Planned Parenthood requested an immediate stay after Friday's ruling allowed an abortion ban from 1864 to go back into effect.
The law would ban nearly all abortions, except in cases to save the life of the mother. The law also has a penalty of two to five years of state prison. There are no exceptions for cases of rape and incest.
The court’s decision is now confusing Arizonans about the accessibility of abortion after it allowed for conflicting laws to take effect.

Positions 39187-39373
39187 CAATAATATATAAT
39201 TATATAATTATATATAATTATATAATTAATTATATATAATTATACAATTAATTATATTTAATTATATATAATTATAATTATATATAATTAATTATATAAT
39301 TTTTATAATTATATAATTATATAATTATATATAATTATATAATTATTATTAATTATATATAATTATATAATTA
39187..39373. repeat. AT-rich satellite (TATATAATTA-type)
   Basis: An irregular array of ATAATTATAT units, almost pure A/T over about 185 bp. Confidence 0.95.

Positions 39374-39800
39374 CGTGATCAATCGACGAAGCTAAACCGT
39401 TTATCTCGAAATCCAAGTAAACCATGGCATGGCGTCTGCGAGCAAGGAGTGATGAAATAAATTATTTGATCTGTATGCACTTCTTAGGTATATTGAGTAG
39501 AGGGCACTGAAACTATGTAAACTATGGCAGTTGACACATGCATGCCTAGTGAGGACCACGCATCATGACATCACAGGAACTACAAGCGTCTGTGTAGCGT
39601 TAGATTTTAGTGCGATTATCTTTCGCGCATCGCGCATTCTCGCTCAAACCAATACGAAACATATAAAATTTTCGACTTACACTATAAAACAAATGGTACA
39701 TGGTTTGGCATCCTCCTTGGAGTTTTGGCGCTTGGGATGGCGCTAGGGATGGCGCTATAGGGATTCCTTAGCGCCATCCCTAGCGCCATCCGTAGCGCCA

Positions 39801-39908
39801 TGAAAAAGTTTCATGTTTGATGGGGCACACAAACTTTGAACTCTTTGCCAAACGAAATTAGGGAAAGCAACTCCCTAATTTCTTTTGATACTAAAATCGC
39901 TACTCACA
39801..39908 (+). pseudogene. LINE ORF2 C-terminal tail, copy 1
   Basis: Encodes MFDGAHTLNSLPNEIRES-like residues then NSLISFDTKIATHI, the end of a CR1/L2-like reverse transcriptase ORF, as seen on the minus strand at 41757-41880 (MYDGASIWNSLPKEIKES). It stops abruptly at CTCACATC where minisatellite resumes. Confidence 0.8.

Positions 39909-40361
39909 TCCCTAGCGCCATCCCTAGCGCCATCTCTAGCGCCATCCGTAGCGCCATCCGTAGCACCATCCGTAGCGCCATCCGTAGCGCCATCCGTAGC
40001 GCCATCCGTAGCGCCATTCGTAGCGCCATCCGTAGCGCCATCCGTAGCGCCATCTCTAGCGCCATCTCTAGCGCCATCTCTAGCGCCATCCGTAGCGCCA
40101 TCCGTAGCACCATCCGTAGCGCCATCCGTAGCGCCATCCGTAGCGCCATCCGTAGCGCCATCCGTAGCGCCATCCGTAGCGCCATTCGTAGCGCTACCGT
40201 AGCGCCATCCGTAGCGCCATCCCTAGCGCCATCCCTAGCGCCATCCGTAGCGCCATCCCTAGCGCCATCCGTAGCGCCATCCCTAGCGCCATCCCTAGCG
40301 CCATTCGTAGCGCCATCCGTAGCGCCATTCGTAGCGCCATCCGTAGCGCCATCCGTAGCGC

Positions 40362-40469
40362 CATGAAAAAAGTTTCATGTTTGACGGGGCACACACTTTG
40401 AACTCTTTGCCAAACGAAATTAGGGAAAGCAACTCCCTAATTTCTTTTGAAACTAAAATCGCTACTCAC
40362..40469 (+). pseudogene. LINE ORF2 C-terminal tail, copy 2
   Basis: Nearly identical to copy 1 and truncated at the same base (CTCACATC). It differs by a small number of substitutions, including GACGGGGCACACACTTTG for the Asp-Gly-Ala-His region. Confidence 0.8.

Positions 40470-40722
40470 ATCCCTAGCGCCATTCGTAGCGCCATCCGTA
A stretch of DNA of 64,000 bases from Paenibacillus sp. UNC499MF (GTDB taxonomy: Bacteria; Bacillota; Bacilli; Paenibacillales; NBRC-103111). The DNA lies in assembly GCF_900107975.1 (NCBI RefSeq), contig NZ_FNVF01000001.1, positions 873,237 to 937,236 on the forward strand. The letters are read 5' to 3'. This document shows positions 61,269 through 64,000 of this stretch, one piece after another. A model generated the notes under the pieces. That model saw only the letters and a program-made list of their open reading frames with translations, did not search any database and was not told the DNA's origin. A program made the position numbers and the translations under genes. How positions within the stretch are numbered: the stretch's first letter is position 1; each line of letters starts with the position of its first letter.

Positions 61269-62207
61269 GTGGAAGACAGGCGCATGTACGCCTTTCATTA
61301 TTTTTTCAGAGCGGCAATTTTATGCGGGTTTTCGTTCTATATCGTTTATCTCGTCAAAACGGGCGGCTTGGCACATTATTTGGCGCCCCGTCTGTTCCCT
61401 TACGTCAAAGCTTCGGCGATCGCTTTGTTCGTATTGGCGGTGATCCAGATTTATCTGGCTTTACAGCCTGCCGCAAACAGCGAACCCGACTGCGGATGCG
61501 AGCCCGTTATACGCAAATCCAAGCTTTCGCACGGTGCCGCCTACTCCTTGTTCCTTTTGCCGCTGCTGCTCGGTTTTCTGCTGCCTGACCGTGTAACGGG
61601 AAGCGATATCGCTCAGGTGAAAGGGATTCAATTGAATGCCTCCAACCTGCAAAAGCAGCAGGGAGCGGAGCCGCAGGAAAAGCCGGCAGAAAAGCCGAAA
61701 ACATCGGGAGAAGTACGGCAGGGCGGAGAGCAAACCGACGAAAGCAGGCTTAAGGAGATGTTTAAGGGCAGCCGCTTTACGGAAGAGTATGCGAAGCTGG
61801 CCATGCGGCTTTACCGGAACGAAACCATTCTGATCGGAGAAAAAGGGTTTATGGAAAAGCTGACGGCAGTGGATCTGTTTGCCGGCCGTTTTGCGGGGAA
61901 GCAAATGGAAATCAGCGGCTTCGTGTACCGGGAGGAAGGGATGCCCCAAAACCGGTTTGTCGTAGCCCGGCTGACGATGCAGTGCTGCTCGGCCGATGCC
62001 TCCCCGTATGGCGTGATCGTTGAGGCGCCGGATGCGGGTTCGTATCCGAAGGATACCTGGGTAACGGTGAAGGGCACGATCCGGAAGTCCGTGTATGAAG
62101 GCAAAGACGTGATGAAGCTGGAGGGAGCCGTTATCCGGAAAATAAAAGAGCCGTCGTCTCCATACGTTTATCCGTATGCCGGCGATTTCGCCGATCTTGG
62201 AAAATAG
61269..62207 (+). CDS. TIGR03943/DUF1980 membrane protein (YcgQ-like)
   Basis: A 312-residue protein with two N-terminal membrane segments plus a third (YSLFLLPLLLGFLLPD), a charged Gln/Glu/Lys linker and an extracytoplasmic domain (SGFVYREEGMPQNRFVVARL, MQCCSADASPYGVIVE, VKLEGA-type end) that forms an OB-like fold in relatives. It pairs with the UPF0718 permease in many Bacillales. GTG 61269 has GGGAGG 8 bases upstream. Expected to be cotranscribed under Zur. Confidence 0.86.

For example, appointments that would have fallen within the 15-week limit set in one piece of legislation have been canceled due to its conflict with the civil war era abortion ban, according to Planned Parenthood Arizona’s most recent filing.
“This is unacceptable,” Brittany Fonteno, president and CEO of Planned Parenthood Arizona, said in a statement.
Planned Parenthood Arizona has since halted abortion services and canceled appointments this week. The immediate stay would allow for operations to continue until the legal process concludes.
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